Nvidia NVlink vs Nvidia SLI vs AMD CrossFire

Using a high-end motherboard for gaming is now an essential part in 2020. The high-end graphics required to play high-end games demands the use of multiple GPUs at a time. In 2006 we got introduced to multi GPU support wherein we can fit two GPUs in a single motherboard. This approach was appreciated by many gamers all around the world.

Then the battle between the two major brands in the gaming community; NVIDIA and AMD started. AMD first launched its AMD CrossFire technology in 2005 and then later Nvidia launched its NVlink and SLI (Scalable Link Interface) with more than one GPU support in a single motherboard.

That’s a whole lot of the history part. Now, let us delve in the article with the clear comparison of these three technologies – Nvidia Nvlink, Nvidia SLI and AMD CrossFire. But before that let’s see what each of these technologies offer.

Nvidia NVlink

Nvidia NVlink

Nvidia NVLink is a spiced-up variation of SLI, and one of the most advanced multi-GPU solution around. It is a bridge technology offering upwards of 50 times the data transfer of SLI HB and is only readily available with the leading tier RTX 2080 line of GPUs. It can also link numerous V100 GPUs at approximately 300 GB/s to develop the world’s most powerful computer servers.

Technically, NVIDIA NVLink is a high-speed, direct GPU-to-GPU interconnect. NVIDIA NVSwitch takes interconnectivity to the next level by incorporating multiple NVLinks to provide all-to-all GPU interaction at full NVLink speed within a single node like NVIDIA HGX A100.

It allows each node to relay information rather than transmitting it with one specific node. What’s great about this arrangement is that nodes dynamically self-organize and self-configure, which enables a dynamic circulation of the workload.

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It does not require any particular chipset but to connect 2 GPUs, you must have two PCIe x16 slots.

NVlink vs SLI

Basically, where SLI struggled is the place where NVLink shines the brightest, and that is the speed at which information is exchanged. Using the mesh networking infrastructure, it’s able to treat each node equally and hence substantially enhance rendering speed.

The biggest benefit of NVLink, when compared to SLI, is that, as a result of the mesh network, both graphics cards’ memories are accessible at all times.



With over 1,000 supported applications and used by over 94% of multi-GPU PCs on Steam, SLI is the innovation of option for gamers that require the very best. NVIDIA SLI innovation connects numerous GeForce GPUs with each other for drastically enhanced graphics performance.

SLI is Nvidia’s matching of CrossFire, except that it is exclusive to Nvidia GPUs. In its existing form, SLI has been around since 2004, although the underlying hardware and technology has changed substantially with time.

SLI runs a stricter set of requirements, including the need for 2 identical graphics processors (clock speeds can be various to enable overclocking), not always from the very same maker (believe MSI, EVGA, etc.) and also with the same RAM arrangement.

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You can connect up to 4 GPUs together unlike the NVlink which only allows communication between two GPUs. There are many supported motherboards. You can check the list of SLI supported motherboards here.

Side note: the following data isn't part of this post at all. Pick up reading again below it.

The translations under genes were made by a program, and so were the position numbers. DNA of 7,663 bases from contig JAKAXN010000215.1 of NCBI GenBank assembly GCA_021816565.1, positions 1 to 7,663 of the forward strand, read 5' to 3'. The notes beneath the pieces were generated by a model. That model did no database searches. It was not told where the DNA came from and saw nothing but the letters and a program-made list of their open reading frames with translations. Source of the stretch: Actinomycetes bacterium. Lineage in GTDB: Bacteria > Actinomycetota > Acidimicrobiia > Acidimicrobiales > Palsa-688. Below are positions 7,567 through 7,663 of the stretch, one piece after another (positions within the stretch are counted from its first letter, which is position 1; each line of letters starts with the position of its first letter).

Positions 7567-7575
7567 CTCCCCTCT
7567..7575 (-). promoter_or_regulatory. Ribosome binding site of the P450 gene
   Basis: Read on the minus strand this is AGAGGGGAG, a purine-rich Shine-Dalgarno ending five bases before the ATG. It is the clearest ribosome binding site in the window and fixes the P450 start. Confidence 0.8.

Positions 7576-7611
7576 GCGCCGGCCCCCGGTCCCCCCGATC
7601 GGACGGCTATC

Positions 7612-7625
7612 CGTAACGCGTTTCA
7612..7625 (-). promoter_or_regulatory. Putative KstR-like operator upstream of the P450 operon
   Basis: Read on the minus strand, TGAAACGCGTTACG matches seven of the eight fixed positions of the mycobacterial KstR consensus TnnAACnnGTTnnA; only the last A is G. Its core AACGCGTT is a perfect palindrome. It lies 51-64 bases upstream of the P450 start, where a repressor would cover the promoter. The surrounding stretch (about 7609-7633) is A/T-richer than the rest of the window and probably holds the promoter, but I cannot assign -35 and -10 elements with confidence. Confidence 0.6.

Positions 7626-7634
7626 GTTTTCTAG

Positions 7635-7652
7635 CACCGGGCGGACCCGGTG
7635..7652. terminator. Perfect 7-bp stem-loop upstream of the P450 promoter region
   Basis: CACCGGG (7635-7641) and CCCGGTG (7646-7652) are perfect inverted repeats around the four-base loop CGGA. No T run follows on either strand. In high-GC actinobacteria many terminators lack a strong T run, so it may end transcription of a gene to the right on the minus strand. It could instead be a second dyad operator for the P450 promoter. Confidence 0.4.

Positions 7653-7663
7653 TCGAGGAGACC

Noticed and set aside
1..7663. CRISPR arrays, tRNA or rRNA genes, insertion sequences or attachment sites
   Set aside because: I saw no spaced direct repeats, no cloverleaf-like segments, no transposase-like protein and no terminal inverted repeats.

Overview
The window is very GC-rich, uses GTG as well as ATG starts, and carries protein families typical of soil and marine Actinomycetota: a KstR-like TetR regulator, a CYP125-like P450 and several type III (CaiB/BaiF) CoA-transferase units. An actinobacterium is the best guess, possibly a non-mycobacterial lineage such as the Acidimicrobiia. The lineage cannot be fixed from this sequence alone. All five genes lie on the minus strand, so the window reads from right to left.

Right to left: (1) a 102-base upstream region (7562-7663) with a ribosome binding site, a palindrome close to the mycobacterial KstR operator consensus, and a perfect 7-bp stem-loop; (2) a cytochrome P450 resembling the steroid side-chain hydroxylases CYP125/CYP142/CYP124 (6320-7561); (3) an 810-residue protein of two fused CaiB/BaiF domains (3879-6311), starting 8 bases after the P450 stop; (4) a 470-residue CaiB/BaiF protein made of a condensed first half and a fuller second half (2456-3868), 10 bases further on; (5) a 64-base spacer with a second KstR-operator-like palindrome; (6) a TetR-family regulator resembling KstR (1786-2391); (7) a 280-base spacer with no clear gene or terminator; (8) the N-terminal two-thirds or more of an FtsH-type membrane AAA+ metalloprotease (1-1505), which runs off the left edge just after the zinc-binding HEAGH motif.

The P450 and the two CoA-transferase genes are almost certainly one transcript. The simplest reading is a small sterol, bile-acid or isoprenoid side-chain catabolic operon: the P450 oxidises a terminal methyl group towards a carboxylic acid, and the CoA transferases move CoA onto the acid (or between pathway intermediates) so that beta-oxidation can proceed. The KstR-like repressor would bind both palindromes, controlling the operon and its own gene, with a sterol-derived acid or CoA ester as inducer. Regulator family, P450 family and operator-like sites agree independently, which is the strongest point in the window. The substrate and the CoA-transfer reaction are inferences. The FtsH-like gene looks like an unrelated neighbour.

SLI vs Crossfire

With CrossFire, you can couple an AMD Radeon RX 580 with an RX 570 with no concerns, while with SLI, you’ll require to have two Nvidia GeForce GTX 1080 cards.

Nvidia is all about ring-fencing the user experience by restricting compatibility to make certain uniformity, while AMD uses flexibility and degree of options leading to less regular user experience.

Having the same configuration, almost all the motherboards have SLI and Crossfire support. But Nvidia requires SLI certification from the manufacturer which limits the options to X370s as all the X370 motherboards support SLI and Crossfire. There are soo many good options under X370. You can check this list of 10 best X370 motherboards to narrow down your options.

AMD CrossFire

AMD CrossFire

AMD CrossFire is a multi-GPU (MGPU) technology which combines the processing power of graphics cards (GPUs) with the purpose to enhance performance by quickening the making of 3D graphics. The performance gains making use of AMD Crossfire are dependent on the application and can deliver boosted performance than a solitary GPU configuration.

When AMD CrossFire support is made it possible for, one GPU serves as the key GPU whereas the added GPUs serve as additional GPUs. Graphics rendering tasks are divided among each GPU to drive a single display connected to the key GPU.

With DirectX 12 as well as Vulkan 3D Applications, multi-GPU support is specifically taken care of by the application and should be offered as an option in the game launcher or within the graphics/video settings menu.

AMD CrossFire is the AMD matching to SLI, but it operates a little in different ways. One huge difference is that it just works in fullscreen applications, whereas SLI can be utilized in windows applications without problems.

Also read: SkyTech ArchAngel GTX 1050 Ti Review

Nvidia NVlink vs Nvidia SLI vs AMD CrossFire – Which one to Choose?

Among the three, Nvidia NVlink and AMD Crossfire are mostly identical except for the latter offering better compatibility and flexibility. And no doubt the winner is Nvidia NVlink as it provides 50 times better transfer speed and offers better interconnectivity.

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